Perl Golf My solutions

| 4 Comments
sub i{($i,$j)=@_;$e=$i[$j];$i[$j]=$i[$i];$i[$i]=$e}$w=$i=0;@i=@ARGV;while($w<@i){$w++;$i=0if($i+2)>@i;if($i[$i]>$i[$i+1]){i($i,$i+1);$w=0}$i++}print@i
sub i{
  ($i,$j)=@_;
  $e=$i[$j];
  $i[$j]=$i[$i];
  $i[$i]=$e
}
$w=$i=0;
@i=@ARGV;
while($w<@i){
  $w++;
  $i=0if($i+2)>@i;
  if($i[$i]>$i[$i+1]){
    i($i,$i+1);
    $w=0
  }
  $i++
}
print@i;

(150 chars)
Looping through the array and swapping elements until the lowest is in the first position. Then move to the second element and loop again. O(n^2), it works, but is confusing to look at.

Next:
sub i{($i,$j)=@_;$t=$i[$j];$i[$j]=$i[$i];$i[$i]=$t}@i=@ARGV;for($i=0;$i<@i;$i++){for($j=$i;$j<@i;$j++){i($i,$j)if($i[$i]>$i[$j])>0}}print@i
sub i{
  ($i,$j)=@_;
  $t=$i[$j];
  $i[$j]=$i[$i];
  $i[$i]=$t
}
@i=@ARGV;
for($i=0;$i<@i;$i++){
  for($j=$i;$j<@i;$j++){
    i($i,$j)if($i[$i]>$i[$j])>0
  }
}
print@i

(139 chars)
I used two nested loops that Ran in O(n^2) time to swap items around as necessary. fairly straight forward

next:
sub A{$R=shift;@A=@_;return$R if!@A;my$A=shift@A;return($R,$A,@A)if$R<$A;return($A,A($R,@A))}foreach$A(@ARGV){@A=A($A,@A)}print@A
sub A{
  $R=shift;
  @A=@_;
  return$R if!@A;
  my$A=shift@A;
  return($R,$A,@A)if$R<$A;
  return($A,A($R,@A))
}
foreach$A(@ARGV){
  @A=A($A,@A)
}
print@A

(129 chars)
Here I used an insertion sort idea with recursion. This one was probably the most fun to write, and runs in O(n^2) time. It could be modified to run in O(n log(n)) time without too much hassle

next:
#slow but works:
foreach$A(@ARGV){$R{$A}++;$V=$A if$A<$V}while($G<@ARGV){for($A=0;$A<$R{$V};$A++){print$V;$G++}$V++}
__END__
#slow but works
foreach$A(@ARGV){
  $R{$A}++;
  $V=$A if$A<$V
}
while($G<@ARGV){
  for($A=0;$A<$R{$V};$A++){
    print$V;
    $G++
  }
  $V++
}
(99 chars)
This is limited to integers, and will only work when the numbers are within a 10^10 range from min to max.
I loop through the array looking for the smallest integer, and increment a hash element for each item.
Then I start at my minimum and loop through each index, if the hash >0 I print the number that many times, and then I add one to my minimum.

I not sure what to say for O notation here. The runtime of this algorithm depends more on the range of your numbers than the number of numbers. In fact. for the *right datasets* this would run in O(n), but for others, it would do much worse than O(n^2).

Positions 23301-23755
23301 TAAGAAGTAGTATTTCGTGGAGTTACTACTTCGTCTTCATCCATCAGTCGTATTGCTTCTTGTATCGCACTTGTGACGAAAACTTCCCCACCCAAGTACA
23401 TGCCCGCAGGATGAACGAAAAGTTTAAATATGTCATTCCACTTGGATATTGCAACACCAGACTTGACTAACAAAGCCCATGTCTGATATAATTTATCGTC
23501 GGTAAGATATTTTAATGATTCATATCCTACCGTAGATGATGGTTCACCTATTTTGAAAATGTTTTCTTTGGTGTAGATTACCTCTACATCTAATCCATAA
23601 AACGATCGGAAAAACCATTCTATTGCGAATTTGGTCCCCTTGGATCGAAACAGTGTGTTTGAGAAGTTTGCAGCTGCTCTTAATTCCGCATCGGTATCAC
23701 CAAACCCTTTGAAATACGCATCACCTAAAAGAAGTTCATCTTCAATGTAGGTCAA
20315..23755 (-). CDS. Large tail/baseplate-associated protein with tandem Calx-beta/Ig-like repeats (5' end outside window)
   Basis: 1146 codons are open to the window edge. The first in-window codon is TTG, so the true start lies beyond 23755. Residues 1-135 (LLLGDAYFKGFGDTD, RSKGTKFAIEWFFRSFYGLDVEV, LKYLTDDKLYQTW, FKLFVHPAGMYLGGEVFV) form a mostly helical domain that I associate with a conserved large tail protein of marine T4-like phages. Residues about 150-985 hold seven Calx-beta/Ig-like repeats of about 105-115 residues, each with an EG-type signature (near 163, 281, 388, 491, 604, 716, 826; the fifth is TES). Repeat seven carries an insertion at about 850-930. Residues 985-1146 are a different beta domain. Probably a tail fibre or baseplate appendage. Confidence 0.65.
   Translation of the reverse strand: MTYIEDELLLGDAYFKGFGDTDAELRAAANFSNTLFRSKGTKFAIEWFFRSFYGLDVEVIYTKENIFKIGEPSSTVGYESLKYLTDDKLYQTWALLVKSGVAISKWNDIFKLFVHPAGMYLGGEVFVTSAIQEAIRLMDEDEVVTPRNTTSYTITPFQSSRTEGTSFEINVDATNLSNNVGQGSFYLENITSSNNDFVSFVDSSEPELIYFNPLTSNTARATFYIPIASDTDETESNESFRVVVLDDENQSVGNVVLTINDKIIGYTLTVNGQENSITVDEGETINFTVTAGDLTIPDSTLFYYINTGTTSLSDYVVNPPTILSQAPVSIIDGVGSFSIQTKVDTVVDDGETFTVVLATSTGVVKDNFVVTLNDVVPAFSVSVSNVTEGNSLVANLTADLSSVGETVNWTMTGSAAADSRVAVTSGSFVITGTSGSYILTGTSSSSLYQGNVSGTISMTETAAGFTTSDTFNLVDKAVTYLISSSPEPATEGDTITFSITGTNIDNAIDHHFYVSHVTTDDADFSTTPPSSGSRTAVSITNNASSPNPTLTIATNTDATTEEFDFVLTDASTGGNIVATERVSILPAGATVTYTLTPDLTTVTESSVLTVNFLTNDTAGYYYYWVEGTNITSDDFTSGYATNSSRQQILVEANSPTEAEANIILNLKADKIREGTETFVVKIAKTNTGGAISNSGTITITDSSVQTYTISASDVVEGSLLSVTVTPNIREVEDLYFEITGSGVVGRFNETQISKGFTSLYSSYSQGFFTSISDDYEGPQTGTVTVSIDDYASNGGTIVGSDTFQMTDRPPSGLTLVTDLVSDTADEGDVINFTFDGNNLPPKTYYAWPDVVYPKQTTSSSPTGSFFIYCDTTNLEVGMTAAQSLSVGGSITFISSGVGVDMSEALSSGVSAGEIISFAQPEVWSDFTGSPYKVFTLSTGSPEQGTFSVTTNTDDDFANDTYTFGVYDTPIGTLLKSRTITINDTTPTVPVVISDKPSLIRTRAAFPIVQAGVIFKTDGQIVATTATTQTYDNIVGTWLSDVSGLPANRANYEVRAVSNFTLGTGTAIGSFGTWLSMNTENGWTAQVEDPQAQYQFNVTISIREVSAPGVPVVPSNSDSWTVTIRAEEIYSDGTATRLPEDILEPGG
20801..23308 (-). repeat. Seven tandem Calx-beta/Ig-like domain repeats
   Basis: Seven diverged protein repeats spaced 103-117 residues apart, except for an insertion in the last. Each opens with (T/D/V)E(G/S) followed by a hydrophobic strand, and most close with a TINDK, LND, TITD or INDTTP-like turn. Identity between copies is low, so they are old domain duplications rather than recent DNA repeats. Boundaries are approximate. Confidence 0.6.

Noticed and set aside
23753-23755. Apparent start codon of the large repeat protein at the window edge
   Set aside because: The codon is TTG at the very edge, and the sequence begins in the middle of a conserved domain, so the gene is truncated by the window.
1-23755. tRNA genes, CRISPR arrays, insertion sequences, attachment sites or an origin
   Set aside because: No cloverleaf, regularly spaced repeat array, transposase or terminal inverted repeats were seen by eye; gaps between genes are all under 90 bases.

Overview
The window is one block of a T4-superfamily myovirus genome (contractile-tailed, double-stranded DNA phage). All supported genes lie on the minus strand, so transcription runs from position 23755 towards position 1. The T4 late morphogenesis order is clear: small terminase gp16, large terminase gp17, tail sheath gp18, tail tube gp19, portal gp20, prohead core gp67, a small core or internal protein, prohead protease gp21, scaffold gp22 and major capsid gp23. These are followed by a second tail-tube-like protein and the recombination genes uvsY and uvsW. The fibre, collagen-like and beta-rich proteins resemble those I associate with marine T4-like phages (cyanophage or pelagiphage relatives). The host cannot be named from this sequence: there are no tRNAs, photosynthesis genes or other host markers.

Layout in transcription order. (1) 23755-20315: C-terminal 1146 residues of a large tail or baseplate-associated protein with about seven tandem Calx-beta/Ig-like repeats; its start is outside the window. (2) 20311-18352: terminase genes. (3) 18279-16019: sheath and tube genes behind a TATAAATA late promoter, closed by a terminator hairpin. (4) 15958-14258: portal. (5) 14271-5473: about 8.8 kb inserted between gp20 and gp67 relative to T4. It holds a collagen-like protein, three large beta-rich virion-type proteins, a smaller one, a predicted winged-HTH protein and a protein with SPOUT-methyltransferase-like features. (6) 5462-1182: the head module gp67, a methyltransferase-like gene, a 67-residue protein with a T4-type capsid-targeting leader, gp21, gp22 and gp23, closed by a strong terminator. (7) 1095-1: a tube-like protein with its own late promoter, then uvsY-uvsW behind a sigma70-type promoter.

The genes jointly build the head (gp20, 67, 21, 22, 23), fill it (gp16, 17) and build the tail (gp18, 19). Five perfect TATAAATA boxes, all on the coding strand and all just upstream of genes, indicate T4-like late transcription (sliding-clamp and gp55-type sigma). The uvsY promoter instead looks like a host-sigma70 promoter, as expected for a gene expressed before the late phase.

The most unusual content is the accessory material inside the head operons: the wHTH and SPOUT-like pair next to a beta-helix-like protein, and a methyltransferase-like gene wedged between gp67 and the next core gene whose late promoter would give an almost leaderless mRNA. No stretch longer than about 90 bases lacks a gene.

Example of the first: a million numbers, all between 1 and 100, would sort in the lenght of time it took to loop through the numbers twice.
Example of the second: a hundred numbers, ranging from -100 trillion to 100 trillion. It would be faster to sort these numbers by hand.
__END__

next:
@V=@ARGV;foreach$A(@V){$G=0;foreach$R(@V){$G++if$R<$A}$f[$G]=$A}foreach(@f){$V=$_||$V;print$V}
#######

@V=@ARGV;
foreach$A(@V){
  $G=0;
  foreach$R(@V){
    $G++if$R<$A
  }
  $f[$G]=$A
}
foreach(@f){
  $V=$_||$V;
  print$V
}


(94 characters) My shortest so far.O(n^2)for each number, compare it to each number and count the number that are smaller than it. After each number, you add the position to the result array.
This runs in O(n^2) time but is clever in that you build the result array as you do your double loop the first time around. This makes for less typing.

The only problem with this approach is that you need to consider duplicates in your dataset when printing. If your dataset is entirely unique, you could get away with 71 characters here:
@V=@ARGV;foreach$A(@V){$G=0;foreach$R(@V){$G++if$R<$A}$f[$G]=$A}print@f

4 Comments

With a little pushing you can get it down to 74 characters:
for$A(@V=@ARGV){$G=0;$A>$_&&$G++for@V;$f[$G]=$A}$V=$_||$V,print$V,$/for@f

Hmm, your version seems to drop 0s and my version of your code drops them altogether.

It is even worse than I thought, given -1 0 1, it replies -1 -1 1.

This internet web site is my breathing in, really great pattern and perfect content .

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This page contains a single entry by leonard published on July 30, 2010 1:26 PM.

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